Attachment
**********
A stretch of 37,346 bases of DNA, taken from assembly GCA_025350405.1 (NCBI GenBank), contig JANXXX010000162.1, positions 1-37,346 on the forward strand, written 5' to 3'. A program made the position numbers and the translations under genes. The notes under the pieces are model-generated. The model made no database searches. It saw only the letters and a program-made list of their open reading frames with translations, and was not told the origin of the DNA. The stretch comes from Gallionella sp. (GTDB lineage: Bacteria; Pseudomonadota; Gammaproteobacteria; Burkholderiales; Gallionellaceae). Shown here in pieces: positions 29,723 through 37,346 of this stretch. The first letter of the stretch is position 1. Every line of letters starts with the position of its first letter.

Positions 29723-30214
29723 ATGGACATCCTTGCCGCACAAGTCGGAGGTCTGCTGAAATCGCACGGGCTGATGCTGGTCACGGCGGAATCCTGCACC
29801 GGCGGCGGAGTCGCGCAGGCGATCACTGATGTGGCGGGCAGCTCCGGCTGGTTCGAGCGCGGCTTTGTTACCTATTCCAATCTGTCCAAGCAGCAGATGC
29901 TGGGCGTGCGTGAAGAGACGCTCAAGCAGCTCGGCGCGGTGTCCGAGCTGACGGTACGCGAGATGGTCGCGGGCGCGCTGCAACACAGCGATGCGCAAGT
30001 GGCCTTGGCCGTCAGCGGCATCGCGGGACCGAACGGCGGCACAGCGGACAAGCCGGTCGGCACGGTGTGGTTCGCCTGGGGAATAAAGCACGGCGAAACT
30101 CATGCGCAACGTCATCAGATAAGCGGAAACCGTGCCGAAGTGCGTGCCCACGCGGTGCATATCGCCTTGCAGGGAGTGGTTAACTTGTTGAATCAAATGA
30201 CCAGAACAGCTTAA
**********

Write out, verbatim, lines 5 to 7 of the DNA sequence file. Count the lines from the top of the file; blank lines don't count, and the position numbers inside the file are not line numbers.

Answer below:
29901 TGGGCGTGCGTGAAGAGACGCTCAAGCAGCTCGGCGCGGTGTCCGAGCTGACGGTACGCGAGATGGTCGCGGGCGCGCTGCAACACAGCGATGCGCAAGT
30001 GGCCTTGGCCGTCAGCGGCATCGCGGGACCGAACGGCGGCACAGCGGACAAGCCGGTCGGCACGGTGTGGTTCGCCTGGGGAATAAAGCACGGCGAAACT
30101 CATGCGCAACGTCATCAGATAAGCGGAAACCGTGCCGAAGTGCGTGCCCACGCGGTGCATATCGCCTTGCAGGGAGTGGTTAACTTGTTGAATCAAATGA